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October 18, 1978 - Image 9

Resource type:
The Michigan Daily, 1978-10-18

Disclaimer: Computer generated plain text may have errors. Read more about this.

New York
LOS ANGELES (AP) - Slap-hitters
Bucky Dent and Brian Doyle combined for
six hits and five runs batted in; and Reggie
Jackson added a monstrous homer as the
New York Yankees defeated the Los
Angeles Dodgers 7-2 last night to claim
their 22nd World Championship.
Crafty verteran Catfish Hunter scat-
tered six base hits through seven innings to
pick up the victory. Yankee bullpen ace
Rich Gossage replaced Hunter after Joe
Ferguson's leadoff double in the eighth
and held the Dodgers in check on one hit
the rest of the way.
The Yankees captured their second consecutive
Wolrd Series after losing the first two games in Los
Angeles. They thus became the first team in World
Series history to win the classic in six games after
losing the opening two.
The victory in the 7th anniversary World Series
capped one of the greatest comeback seasons in
baseball history.
The Dodgers jumped in front when Lopes led off
with a home run into the left-field bleachers. It came
on a 2-0 pitch and marked the 13th time in World
Series history that a player has opened a game with a
homer. It was Lopes' third home run of the Series.
The Los Angeles lead didn't last very long. In the



The Michigan Daily-Wednesday; October 18, 1978-Page 9
world champs

ers clinch serie

Yankees second, Nettles singled with one out and
moved up on a walk to Spencer. Doyle's double-his
first major league extra-base hit-scored Nettles
with the tying run.
The Dent singled up the middle, scoring Spencer
and Doyle for 3-1 New York lead.
FERGUSON OPENED She Dodger third with a
double that glanced off Piniella's glove as the New
York right fielder crashed into the wall. After

Davalillo sacrificed, Lopes drilled a single through
the middle to score Ferguson.
Russell walked, but Smith ended the threat by
grounding into a double play started by Doyle.
After three innings, New York led 3-2.
The Yankees upped their lead 5-2 in the sixth inning
with Doyle and Dent each collecting his third hit of
the game and driving in the runs.
PINIELLA OPENED the inning with a single and
took second on a third-strike wild pitch as Spencer
struck out for the second out of the inning. Doyle then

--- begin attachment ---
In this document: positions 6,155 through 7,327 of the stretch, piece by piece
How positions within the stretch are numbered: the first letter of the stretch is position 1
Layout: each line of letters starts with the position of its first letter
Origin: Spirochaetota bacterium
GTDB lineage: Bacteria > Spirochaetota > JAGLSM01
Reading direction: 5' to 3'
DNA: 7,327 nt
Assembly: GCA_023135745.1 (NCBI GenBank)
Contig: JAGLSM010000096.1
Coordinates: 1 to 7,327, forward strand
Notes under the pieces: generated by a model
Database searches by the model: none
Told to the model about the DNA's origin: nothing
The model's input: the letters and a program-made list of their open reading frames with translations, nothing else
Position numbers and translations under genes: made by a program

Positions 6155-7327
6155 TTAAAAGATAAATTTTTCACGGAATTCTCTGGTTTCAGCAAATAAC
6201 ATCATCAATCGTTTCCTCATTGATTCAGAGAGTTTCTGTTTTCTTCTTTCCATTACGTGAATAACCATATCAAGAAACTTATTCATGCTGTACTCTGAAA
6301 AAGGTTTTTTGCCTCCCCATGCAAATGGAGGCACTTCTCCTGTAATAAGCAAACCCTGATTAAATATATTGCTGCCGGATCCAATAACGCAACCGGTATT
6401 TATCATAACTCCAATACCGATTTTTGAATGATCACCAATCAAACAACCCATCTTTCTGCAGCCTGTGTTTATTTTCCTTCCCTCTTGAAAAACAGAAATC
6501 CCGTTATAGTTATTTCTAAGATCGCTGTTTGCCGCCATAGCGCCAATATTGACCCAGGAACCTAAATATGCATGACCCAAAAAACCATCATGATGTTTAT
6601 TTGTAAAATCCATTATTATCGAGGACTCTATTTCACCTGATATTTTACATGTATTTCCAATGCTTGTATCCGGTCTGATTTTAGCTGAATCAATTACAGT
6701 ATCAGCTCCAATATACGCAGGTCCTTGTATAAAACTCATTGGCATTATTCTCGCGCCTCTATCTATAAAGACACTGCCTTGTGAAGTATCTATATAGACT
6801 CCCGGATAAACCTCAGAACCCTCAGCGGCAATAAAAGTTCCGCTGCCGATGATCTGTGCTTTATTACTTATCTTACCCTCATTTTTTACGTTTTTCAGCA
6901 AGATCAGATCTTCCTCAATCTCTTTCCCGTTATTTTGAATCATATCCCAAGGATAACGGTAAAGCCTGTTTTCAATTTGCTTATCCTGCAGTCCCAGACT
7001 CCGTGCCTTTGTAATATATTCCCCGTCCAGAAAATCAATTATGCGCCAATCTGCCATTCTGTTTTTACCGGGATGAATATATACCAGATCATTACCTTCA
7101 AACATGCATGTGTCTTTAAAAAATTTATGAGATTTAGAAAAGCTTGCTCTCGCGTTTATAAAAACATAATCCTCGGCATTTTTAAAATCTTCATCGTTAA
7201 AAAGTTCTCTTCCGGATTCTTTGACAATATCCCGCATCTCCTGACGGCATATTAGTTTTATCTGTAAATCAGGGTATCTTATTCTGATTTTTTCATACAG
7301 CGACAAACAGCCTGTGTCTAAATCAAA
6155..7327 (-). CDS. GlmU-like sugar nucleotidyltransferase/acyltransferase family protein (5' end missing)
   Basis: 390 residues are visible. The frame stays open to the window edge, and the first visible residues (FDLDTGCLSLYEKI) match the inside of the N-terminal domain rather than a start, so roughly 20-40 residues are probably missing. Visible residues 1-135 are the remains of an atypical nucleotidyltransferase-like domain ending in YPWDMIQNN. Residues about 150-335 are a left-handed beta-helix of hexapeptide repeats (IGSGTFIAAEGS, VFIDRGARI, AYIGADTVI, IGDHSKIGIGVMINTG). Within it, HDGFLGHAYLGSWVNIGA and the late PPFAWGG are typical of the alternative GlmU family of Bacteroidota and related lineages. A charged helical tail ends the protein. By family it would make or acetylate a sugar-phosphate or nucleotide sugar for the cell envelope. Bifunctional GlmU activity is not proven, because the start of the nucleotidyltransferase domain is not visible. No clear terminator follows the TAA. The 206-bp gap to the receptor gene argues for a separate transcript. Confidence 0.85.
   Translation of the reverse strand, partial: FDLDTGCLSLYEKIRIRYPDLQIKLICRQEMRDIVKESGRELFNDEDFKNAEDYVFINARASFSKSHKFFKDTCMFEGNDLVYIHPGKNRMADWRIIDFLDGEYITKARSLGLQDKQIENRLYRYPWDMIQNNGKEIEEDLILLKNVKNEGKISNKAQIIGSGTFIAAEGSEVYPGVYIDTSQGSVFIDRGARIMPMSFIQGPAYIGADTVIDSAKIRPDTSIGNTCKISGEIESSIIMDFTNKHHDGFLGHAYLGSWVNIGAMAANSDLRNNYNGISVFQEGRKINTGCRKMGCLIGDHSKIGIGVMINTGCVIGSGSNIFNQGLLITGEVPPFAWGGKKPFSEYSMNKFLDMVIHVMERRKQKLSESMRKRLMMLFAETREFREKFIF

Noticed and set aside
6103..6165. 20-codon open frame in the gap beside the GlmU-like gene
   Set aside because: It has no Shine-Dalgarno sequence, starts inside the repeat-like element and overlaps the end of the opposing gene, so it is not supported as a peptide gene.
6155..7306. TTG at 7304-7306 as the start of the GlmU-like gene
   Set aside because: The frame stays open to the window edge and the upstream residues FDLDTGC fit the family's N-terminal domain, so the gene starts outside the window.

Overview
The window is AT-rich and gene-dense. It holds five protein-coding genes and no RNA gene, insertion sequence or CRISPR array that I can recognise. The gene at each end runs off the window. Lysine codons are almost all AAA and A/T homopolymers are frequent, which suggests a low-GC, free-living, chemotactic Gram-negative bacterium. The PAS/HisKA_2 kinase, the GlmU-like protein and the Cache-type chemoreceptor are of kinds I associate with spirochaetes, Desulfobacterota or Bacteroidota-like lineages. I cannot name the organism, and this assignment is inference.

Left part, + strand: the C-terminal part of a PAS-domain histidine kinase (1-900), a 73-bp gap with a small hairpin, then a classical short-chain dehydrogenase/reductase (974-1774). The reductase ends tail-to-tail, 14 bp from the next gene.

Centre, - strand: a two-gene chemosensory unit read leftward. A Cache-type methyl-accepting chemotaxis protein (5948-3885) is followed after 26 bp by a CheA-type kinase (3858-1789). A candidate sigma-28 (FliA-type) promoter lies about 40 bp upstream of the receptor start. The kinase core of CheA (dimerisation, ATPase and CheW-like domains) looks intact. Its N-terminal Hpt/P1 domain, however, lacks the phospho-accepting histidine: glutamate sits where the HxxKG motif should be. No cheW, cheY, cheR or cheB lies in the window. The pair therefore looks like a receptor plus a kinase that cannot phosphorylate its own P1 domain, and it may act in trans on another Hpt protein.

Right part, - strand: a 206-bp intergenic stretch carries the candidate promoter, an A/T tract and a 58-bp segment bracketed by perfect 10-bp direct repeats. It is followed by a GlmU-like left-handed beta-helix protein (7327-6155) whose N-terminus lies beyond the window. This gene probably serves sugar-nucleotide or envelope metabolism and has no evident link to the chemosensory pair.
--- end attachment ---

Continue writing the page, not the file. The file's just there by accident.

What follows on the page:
singled to center, scoring Piniella, who barely beat
the throw to the plate. Doyle moved to second on the
play at home.
That finished Sutton and right-hander Bob Welch
replaced him. Dent greeted Welch with a soft single
to center, scoring Doyle and making it 5-2 Yankees.
Hunter, meanwhile, retired 10 straight batters
through the middle innings and was in command
going into the seventh inning.
Reggie Jackson's home run off Welch in the seven-
th inning gave the slugger nine career Series homers
and moved him into sixth place on the all-time list
behind four former Yankees and one Dodger star.
JACKSON'S TWO run shot, his second homer of the
1978 Series, left him behind Mickey Mantle, Babe
Ruth, Yogi Berra, Duke Snider of the Dodgers and
Lous Gehrig.
Jackson, who has hit in 10 consecutive World Series
games, now has 23 career runs batted in the
Series-good for 11th place on the all-time list.

Basketball tickets on sale Friday

Michigan students will receive their
only chance to purchase season basket-
ball tickets this coming Friday and
Saturday, October 20 and 21, at the
Track and Tennis Building between 8
a.m. and 4 p.m.
Students who wish to buy tickets must
bring their ID card and $26.00 (up from
$14.00 last year) in cash or check on
these two dates and fill out the ap-
plication requesting tickets. Dates for
the actual distribution of the tickets will
be announced later.
Spouse tickets are available for
students with proof of marriage for

$42.00. All students must apply for
tickets in person.
Although ticket prices for students
are still the lowest in the Big Ten Con-
ference, the almost doubling in price is
meant "to make our prices more
equitable in line with other conference
schools," explained Michigan Ticket
Manager Al Renfrew.
Ticket prices are established by a
committee comprised of athletic depar-
tment personnel, alumni, faculty, staff,.
and students. "We still charge almost
half of what other (Big Ten) schools
charge," Renfrew said.
The 13-game season tickets include a

pass for the opening exhibition game
with Windsor on November 20 at Crisler
Arena, but does not include the final
game of the season with Notre Dame at
the Silverdome in Pontiac. Also not in-
cluded with the, season tickets is the
New Year's Eve game against Eastern
Students will have the option of
buying a ticket for the EMU game for
an additional $2.00.
Tickets for the Notre Dame game
fall within six different price ranges,
running from $8.00 to $2.00. The game
will be a complete split gate with the
Irish, and the total allotment for the

game is unknown at this time. Ap-
plications for the Notre Dame contest
can be made at the time of season ticket
No policy has been determined for
students wishing to sit with groups.
Block seating arrangements will be an-
nounced prior to distribution of tickets,
according to Renfrew.
Renfrew has increased the student
home allotment by 200 this year to 5500
seats, adopting a wait-and-see policy. If